Well there was this discussion on the old rmweb HJ86 CAD thred




#43 Summer_Saturday

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Posted 05 March 2010 - 11:52

There are some good pictures here of 86 215 that can be opened and then flicked between to compare with the ones on the gingespotting fotopic site that are at a similar angle: http://www.theflob.c...86_twilight.htm

As an "average" modeller myself, my initial reaction is that it looks like a Class 86, although I'll wait to see the final product in the shops. I can clearly see, for example, that the bodyside grilles are higher than on the prototype but that sort of thing just isn't a deal breaker for me. I appreciate that for others it will be though.

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Posted 05 March 2010 - 12:08

Personally, I don't care whether a model is perfectly dimensioned or not, and I'm certainly not going to get out a pair of calipers to check. My point is that for me, the look is what matters rather dimensional perfection, which arguably cannot be achieved in OO with HO scale track.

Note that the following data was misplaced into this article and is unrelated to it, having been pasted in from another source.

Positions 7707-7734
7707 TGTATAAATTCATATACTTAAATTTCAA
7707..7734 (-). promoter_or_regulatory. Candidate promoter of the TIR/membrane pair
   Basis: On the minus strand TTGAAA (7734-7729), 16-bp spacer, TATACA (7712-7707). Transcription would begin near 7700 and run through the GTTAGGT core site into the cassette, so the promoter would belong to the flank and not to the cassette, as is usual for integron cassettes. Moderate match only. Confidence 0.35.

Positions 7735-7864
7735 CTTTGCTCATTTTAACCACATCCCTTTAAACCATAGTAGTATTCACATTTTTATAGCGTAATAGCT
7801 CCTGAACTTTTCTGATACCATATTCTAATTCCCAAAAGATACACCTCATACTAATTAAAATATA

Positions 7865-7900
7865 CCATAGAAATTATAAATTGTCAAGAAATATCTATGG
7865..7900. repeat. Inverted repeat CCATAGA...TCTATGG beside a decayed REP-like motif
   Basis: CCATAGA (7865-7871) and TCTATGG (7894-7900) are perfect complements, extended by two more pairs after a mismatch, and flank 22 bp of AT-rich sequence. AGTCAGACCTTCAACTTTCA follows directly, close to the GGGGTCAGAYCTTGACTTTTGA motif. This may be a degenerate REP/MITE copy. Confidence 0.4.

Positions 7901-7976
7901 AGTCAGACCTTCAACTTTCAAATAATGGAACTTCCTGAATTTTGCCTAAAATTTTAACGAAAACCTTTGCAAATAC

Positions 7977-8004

A model may not look right, even if dimensionally it is pretty close. Sometimes it can be a very small thing, on other occasions something much more obvious, that detracts from the overall look of a model. On the Heljan 86, the outer front windows look too wide and the side grills too high. The latter is very obvious when compared to the prototype and both Hornby OO and Dapol N versions.


I agree

Lima were past masters of getting something to look right. When you measure some of their stuff its a country mile out but without measuring you couldn't really tell.

Cheers

Jim

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Posted 05 March 2010 - 12:14

There are some good pictures here of 86 215 that can be opened and then flicked between to compare with the ones on the gingespotting fotopic site that are at a similar angle: http://www.theflob.c...86_twilight.htm

As an "average" modeller myself, my initial reaction is that it looks like a Class 86, although I'll wait to see the final product in the shops. I can clearly see, for example, that the bodyside grilles are higher than on the prototype but that sort of thing just isn't a deal breaker for me. I appreciate that for others it will be though.


Thanks for that, I might have to revise my opinion that the side grills are too tall.